The recent fall in postperinatal mortality in New Zealand and the Safe Sleep programme
13 April 2016
Postneonatal mortality rates changed very little from 2000 until recently. There has been a decrease in mortality in New Zealand from 2009 to 2015. This study describes an infant Safe Sleep programme and postulates it is the cause for the recent decrease in deaths
Parental Smoking During Pregnancy - Findings from the Growing Up in New Zealand Cohort
02 January 2016
This document is the final output of the Smoking in Pregnancy project competed by the National Institute for Health Innovation (NIHI). It provides an analysis of the Growing Up in New Zealand antenatal (Wave 1) data. NIHI identifies key findings and conclusions.
Growing Up in New Zealand: Vulnerability Report 2: Transitions in exposure to vulnerability in the first 1000 days of life
02 July 2015
Better decisions can be made for children when the conditions which cause them adverse effects and long-term harm are understood. This can inform public policies which aim to prevent, reverse, or mitigate these adverse effects.
BMJ - A qualitative analysis of messages to promote smoking cessation among pregnant woman
07 November 2014
Although aware that smoking while pregnant presents serious risks to their unborn children, some women continue to smoke and rationalise their dissonance rather than quit. We explored metaphors women used to frame smoking and quitting, then developed cessation messages that drew on these metaphors and examined the perceived effectiveness of these.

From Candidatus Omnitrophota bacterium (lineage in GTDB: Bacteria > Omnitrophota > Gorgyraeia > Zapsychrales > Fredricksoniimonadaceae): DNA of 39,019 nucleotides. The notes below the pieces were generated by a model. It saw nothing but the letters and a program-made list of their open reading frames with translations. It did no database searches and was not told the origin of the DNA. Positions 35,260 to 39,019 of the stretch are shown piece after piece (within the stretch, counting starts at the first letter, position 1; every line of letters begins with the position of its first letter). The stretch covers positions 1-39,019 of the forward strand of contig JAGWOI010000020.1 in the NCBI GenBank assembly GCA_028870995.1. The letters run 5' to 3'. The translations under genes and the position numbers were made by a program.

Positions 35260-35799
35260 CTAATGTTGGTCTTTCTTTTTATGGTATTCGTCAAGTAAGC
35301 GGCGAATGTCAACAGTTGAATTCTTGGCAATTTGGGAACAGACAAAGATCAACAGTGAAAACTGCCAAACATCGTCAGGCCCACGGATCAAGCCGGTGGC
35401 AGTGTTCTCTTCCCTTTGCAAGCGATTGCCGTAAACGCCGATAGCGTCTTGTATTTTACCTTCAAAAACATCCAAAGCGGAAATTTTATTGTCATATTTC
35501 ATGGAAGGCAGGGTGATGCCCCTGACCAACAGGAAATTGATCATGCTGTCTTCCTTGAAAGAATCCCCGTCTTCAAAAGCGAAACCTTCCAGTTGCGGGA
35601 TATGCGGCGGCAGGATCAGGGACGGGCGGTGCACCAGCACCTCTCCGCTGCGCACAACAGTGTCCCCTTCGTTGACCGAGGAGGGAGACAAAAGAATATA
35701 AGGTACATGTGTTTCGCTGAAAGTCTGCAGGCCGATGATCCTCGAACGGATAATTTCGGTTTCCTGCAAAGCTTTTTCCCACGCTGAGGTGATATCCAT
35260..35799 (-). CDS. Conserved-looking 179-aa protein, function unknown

NZ Child and Youth Mortality Review Committee, 9th Data Report, 2008-2012
02 January 2013
This is the 9th Data Report released by the CYMRC. It predominantly reports on data from 2008 to 2012, with some tables and figures for 2002-2012, and some for the time period 1979-2012. These data are from the Mortality Review Database, which contains information on all deaths in children and young people aged 28 days to 24 years who died in New Zealand from 2002 to the present.
SIDS prevention: 3000 lives saved but we can do better
11 August 2012
Mortality from sudden infant death syndrome (SIDS) has decreased substantially from the late 1980s. This has been attributed to the change in infant sleep position initially from prone (front) to side and then to predominantly supine (back). We calculate that this has saved over 3000 lives. However, we argue that we could save more infant lives, if more focus was given to the risks observed from parents sleeping in the same bed as their babies.